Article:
Figure 3 shows an example snapshot of combined data/video as soon as the HotRod has come to rest. The graph is rangefinder position vs. time. The HotRod was moving from left to right. The total mass is the mass of HotRod/Voyager (70 g) plus an additional 40 gm in the form of two 20 g slotted masses. The slotted masses are attached to Voyager with strong Velcro sticky back tape. The region from roughly 3 to 5.5 s contains data collected while the HotRod slows down. The HotRod comes to rest at about 5.5 s where it is 0.11 m from the cardboard. If one were to do a curve fit on the region from 3 to 5.5 s, a polynomial of order 2 (quadratic) would turn out to be an excellent fit, as intuitively suggested by the parabolic shape of the curve. The coefficient of t-squared would then represent one-half the acceleration. If we doubled this coefficient, we could quickly determine the acceleration (or deceleration in this case) of the card. For simplicity, we'll simply use the magnitude of the acceleration.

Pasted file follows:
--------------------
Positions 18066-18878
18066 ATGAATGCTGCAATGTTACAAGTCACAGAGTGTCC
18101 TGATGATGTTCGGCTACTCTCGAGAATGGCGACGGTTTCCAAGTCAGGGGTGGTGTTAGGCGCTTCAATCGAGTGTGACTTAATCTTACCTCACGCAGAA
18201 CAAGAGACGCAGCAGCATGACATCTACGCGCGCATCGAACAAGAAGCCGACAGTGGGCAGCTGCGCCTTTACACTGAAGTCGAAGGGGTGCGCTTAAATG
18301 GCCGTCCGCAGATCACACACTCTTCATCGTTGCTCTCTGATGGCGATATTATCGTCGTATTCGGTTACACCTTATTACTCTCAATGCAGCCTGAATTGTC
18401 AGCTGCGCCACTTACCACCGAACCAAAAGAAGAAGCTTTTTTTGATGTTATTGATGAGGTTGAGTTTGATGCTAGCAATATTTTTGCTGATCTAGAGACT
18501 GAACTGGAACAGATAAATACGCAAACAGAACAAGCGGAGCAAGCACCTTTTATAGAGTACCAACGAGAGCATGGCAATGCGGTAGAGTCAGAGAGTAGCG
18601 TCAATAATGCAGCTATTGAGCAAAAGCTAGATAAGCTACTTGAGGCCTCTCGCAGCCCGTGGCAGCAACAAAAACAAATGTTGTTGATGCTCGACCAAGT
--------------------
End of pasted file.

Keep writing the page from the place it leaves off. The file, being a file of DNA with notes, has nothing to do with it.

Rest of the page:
Here is the combined data/video of the trial discussed above. It is probably best to push the HotRod in such a way that it comes to rest before impacting the white cardboard. The result will then more clearly show students the parabolic nature of the curve.

*Preparing a CloudLab Lab Report for the Rolling Resistance Experiment*

If you are not familiar with CloudLab, it is strongly suggested that you read the short article "The CloudLab Model" before proceeding. It will give you an overview of the structure of CloudLab.

We now take you on a tour of CloudLab via a series of screenshots taken *after our experiment was completed*. Each screen shot is accompanied by a short discussion explaining the screenshot.

The top of Figure 4 shows the title of our Lab Report. Our experiment consisted of 5 runs. Each of the runs was given a name representing the mass of the HotRod. Each of the runs consisted of five trials. You can see that it is quite easy to add additional runs by clicking the green "Add Another Run" button. If we click on the down-arrow to the far right of the "Car mass = 70 gm" run, we can then see the details of that run.

Figure 5 shows a summary of the first three of five trials for the "Car mass = 70 gm" run. The "Trial Results" are the acceleration values of the car. At the far right of each trial are three icons. The pencil icon allows the student to enter the trial result. The middle icon opens up the graph of the data recorded by Voyager for that run. The trash can icon lets you discard a faulty trial.